Some create with ink, some with clay, some with human sinew (dancers; let's not be weird, y'all), some with electricity. My father can create with seeds and irrigation methods and the damp earth under his fingers: he is a farmer. My brother Cooper can create with numbers in his brain; he is so good at math. My medium? A voice.

My voice.

And what does that require? My text for undergrad Vocal Pedagogy says that there are four stages to creating a singing sound: respiration, phonation, resonation, and articulation. In other words: breath, sound-creation, sound-resonation, and finally, the formation of words and recognizable sounds.

Where does it all begin? Respiration.

Breath.

So I'm kidding myself -- and you -- if I don't acknowledge my own partiality to the breath metaphor. Singers talk more about breath, breath control, breath support, and whatever the crap those mean more than we do almost anything else. It's not the end-all, be-all answer to all things forever and ever amen, but you know. It's close.

If I don't breathe well -- not necessarily breathe deeply, but breathe well -- I cannot make sound. If your breath is not quality (again, not necessarily quantity of air, but quality of intake), the entire phrase will be off. And I know it in my bones, even if I cannot articulate what the crap is going on.

I feel it in my body.

I sense it when the air is off, or wrong, or something has shifted.

And we can sense it with calling, too.

We know when our heart is not pumping the same way, when the blood is not flowing with its usual freedom.

We can tell when the flame in our souls is sputtering from lack of oxygen.

It happens when the connection to God is not the same.

For when we are connected to God, when we know Him, we also know ourselves -- and one of those ways is through the way He has called us.

And when we have been woken up to calling, and we try to walk away from it --

Well, we don't get very far, for our lungs fail us and we are choking and we drop to our knees.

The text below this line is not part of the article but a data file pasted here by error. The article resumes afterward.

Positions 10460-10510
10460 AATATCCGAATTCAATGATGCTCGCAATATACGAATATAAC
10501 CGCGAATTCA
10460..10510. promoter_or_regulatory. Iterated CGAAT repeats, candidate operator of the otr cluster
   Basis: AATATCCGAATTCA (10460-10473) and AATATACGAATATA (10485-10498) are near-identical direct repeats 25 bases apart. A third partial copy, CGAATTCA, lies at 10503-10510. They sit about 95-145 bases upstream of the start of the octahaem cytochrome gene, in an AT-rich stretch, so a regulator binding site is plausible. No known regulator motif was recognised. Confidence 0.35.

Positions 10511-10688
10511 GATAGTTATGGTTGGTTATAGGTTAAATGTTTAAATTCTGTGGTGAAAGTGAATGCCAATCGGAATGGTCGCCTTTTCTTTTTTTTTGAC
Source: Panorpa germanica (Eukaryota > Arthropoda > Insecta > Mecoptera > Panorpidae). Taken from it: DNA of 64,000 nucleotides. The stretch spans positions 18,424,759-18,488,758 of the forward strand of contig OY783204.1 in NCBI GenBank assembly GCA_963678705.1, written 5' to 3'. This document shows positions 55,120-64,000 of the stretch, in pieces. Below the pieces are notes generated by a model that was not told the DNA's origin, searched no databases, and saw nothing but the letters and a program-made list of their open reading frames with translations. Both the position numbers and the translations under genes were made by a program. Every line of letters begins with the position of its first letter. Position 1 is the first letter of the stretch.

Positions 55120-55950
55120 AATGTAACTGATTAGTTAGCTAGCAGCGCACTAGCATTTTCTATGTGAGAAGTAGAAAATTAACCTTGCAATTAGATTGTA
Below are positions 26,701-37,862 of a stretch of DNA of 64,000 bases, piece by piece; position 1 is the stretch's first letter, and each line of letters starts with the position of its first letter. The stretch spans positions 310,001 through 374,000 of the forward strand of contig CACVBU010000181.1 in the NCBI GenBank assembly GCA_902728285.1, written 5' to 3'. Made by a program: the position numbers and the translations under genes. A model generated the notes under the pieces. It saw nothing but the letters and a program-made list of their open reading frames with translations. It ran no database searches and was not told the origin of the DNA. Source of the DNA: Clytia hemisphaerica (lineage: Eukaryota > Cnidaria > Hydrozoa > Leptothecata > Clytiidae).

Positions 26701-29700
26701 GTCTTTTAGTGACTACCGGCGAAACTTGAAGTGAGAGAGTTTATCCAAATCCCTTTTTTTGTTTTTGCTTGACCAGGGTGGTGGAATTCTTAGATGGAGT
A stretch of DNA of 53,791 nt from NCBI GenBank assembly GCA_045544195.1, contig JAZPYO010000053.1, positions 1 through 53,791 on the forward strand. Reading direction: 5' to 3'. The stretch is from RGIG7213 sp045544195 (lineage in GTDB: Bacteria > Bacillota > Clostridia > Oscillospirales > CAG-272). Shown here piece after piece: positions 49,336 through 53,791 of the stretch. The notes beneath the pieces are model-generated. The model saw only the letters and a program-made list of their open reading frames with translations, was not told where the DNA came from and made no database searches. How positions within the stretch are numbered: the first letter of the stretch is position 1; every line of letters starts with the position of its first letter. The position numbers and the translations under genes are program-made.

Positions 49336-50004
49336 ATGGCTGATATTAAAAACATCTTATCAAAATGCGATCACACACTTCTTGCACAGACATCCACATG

We turn.

We come crawling back.

And suddenly the foot on our lungs starts to let up.

We can breathe again when we acknowledge calling.

We are reconnected in our arteries and veins.

That's the phase I'm in right now: a slow seeping of oxygen back into my body.

The flame along my spine relights a little. Like a strand of white Christmas lights twined along the vertebrae. Like a Merry Halloween.

Something turns on again.

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The sadness is leaking away, and in its place is the knowledge that I am most myself when I am singing and writing with Jesus.

The conviction that even if I come home from work and want nothing more than to take a nap, I can super duper nap -- after I sing. The growing surety that I only have my jobs (which I'm not in love with by any means) so that I can keep making art. Keep following calling during this in-between stage of my life.

The ever-creeping belief that God clears the way with the snip of a twig here, the movement of a branch from the path there, sets a moldy stone guidepost on my right hand side, so that I can just barely read it -- but if I am listening, I can see the slight trail, and I can tell that it is guiding me toward the glory of God in my calling.

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The forest is a little less scary. It feels like a friend now.

The wolves and the demons crowd around me on all the sides. But I am not afraid. 

I am not suffocating in the forest like the dwarves did in Mirkwood.

I can breathe again.

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Like usual, I have no idea how to end this post.

Except for this: I. have. hope.

(Amen.)

With every note I sing, every word I write, every moment I wake up and remember Who Jesus is and who He has said I am and what He calls me into -- these gorgeous-wonderful things that bring me so much joy -- I am being made whole.

The sadness is leaking out of me, and the Christmas lights are no longer drowned.

For it is in the words -- and the books -- and in the presence of God -- and at the opera that I am healed.

And all God's people said amen.